Playboy’s Silverstein Around The World, Ne St. Nick & Silverstein’s Zoo

23 Sep

Playboy’s Silverstein Around The World by Shel Silverstein

According to the book, Playboy’s Silverstein Around The World, Shel Silverstein made his debut in Playboy in August of 1956. Because Shel Silverstein wanted to visit Japan again (he was stationed there when he was in the army), Hugh Hefner, the man who ran Playboy, suggested that Shel should draw some cartoons while he was there, and send them to Playboy. He did, and the rest is history. After he revisited Japan in May 1957, Shel Silverstein traveled to Scandinavia, London, Paris, Moscow, Italy, Switzerland, Spain, Africa, and other places for Playboy.  Hugh Hefner wanted Shel Silverstein to include himself in his cartoons, but Shel didn’t feel comfortable doing that.  He took Hefner’s advice and tried it. This led to Shel Silverstein including himself in all his cartoons for Playboy.  Shel Silverstein drew his cartoons in pen and ink, but when they were printed in Playboy, they were in color. This did not make Shel Silverstein happy, but it helped Playboy become successful.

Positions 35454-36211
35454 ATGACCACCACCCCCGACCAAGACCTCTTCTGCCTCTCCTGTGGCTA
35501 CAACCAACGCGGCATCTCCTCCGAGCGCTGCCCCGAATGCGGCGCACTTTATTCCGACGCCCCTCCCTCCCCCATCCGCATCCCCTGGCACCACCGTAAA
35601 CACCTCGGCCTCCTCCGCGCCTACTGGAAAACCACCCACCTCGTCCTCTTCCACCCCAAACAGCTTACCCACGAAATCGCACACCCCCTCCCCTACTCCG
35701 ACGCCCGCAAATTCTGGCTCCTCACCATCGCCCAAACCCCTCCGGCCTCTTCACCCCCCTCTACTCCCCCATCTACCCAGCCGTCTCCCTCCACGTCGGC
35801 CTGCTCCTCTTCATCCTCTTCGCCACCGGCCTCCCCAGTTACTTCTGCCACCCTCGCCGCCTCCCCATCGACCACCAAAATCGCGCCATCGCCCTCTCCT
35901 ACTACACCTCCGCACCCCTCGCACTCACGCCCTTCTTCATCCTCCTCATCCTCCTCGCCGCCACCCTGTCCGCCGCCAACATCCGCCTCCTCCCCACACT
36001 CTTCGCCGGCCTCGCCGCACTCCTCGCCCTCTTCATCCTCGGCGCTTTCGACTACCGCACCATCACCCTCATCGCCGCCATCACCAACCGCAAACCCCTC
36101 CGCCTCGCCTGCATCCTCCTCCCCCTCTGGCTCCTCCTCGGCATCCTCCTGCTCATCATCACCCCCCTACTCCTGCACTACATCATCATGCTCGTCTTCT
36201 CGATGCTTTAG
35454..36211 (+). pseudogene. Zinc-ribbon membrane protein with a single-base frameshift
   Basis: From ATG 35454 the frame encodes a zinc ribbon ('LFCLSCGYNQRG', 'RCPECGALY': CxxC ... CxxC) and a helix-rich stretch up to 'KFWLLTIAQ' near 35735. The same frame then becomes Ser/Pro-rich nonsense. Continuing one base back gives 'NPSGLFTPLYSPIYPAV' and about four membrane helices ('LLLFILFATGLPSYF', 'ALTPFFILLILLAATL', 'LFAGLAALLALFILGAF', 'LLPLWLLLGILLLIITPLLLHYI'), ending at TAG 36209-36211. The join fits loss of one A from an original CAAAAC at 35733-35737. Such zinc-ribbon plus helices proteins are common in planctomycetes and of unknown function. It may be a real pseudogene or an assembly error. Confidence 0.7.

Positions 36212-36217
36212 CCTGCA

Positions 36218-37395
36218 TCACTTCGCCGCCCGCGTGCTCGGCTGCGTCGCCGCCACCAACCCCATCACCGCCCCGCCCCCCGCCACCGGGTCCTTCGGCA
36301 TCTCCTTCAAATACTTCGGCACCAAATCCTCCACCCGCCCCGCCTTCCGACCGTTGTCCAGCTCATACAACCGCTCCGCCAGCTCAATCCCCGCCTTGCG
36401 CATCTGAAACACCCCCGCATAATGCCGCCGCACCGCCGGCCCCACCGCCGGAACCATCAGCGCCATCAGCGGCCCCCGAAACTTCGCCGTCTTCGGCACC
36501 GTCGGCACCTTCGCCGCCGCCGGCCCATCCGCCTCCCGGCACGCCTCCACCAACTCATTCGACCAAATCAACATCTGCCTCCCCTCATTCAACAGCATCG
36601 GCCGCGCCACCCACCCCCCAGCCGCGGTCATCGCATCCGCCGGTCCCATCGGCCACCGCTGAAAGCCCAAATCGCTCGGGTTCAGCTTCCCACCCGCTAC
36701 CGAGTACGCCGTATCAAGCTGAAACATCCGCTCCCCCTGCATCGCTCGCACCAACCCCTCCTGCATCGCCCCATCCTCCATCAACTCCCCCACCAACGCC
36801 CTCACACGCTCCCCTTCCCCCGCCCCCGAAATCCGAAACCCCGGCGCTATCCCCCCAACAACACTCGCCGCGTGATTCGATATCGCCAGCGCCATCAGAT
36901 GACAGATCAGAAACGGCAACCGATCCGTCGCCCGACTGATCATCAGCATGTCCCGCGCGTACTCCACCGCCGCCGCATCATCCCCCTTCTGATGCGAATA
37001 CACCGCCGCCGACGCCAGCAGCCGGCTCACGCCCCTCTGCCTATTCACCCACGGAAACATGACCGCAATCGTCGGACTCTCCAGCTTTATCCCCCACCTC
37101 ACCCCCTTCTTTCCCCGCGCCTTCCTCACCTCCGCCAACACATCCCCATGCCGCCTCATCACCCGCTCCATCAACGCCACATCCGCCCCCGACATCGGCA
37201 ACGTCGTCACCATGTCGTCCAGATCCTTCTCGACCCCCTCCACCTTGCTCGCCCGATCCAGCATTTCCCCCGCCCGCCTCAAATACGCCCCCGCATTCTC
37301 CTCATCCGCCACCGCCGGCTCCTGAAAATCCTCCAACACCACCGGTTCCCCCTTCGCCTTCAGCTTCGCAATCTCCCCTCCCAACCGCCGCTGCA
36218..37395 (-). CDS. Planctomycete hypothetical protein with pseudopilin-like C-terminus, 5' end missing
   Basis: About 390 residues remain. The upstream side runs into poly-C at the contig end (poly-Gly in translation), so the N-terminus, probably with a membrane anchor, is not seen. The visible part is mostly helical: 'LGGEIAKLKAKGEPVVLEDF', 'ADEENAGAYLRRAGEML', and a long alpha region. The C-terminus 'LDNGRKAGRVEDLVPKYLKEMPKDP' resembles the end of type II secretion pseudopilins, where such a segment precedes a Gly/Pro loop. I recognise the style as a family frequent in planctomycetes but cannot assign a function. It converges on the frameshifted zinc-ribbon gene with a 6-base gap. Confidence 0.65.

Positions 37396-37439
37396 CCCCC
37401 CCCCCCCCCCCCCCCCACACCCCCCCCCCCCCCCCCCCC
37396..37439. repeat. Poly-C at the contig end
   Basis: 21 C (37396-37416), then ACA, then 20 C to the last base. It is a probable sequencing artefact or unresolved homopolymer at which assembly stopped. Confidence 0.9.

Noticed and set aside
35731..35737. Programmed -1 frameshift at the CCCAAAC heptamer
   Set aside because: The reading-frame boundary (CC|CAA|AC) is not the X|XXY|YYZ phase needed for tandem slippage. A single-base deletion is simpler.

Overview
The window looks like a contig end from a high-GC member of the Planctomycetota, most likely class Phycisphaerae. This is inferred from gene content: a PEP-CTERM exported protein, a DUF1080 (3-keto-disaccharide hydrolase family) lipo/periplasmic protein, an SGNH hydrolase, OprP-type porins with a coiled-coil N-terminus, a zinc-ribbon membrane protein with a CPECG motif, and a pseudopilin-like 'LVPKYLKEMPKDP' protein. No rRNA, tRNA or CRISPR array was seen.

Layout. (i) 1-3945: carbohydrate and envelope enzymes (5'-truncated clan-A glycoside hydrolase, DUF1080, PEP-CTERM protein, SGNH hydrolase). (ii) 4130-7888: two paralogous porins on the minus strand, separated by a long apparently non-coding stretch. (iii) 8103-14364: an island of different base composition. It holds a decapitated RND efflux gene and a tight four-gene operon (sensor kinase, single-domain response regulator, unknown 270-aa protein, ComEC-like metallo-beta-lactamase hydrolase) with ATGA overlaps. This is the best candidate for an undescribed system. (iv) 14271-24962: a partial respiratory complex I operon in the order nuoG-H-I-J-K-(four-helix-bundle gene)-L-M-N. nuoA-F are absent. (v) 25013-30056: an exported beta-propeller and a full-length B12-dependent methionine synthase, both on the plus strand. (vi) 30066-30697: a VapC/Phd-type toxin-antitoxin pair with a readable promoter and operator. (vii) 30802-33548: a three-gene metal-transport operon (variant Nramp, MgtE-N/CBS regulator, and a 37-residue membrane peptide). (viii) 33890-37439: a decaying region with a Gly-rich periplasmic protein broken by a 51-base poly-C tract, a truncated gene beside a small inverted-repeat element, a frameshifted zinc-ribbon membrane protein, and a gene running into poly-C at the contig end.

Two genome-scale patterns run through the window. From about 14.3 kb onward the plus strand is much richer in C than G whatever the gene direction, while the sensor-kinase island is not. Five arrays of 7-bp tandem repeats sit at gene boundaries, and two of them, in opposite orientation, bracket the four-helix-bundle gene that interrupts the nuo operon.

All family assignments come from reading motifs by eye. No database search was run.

In Shel Silverstein’s cartoon “New St. Nick,” St. Nick is Santa Claus. In the beginning, Mrs. Claus tells him to shave his beard. He does this, but then his doctor tells him to lose weight. Basically, many people tell him to change something about himself.  He always takes their advice. Pretty soon, he is not Santa Claus anymore. In the end, he becomes “Old St. Nick” again, after children tell him to bring them presents. The readers see him in his beard and suit in the end. In other words, he looks almost the same as he did in the beginning.

Uncle Shelby’s Zoo by Shel Silverstein

In Uncle Shelby’s Zoo, Shel Silverstein writes poems about made up animals.  The irony in “The Friendly Old Sleepy Eyed Skurk” is that the Skurk is not friendly: he’ll let you inside his mouth, but he won’t let you out. In other words, he’ll eat you.  In “A Family Affair,” the three characters eat their family members. The Bulbulous Brole eats his mate, the White-Breasted Murd eats her children, and the Gross -Bottomed Grood eats his parents. In the end of the poem, though, the Bulbulous Brole marries the White-Breasted Murd, and they produce a Gross-Bottomed Grood. This doesn’t make a whole lot of sense, though, because all three characters would be dead because they would eat each other.


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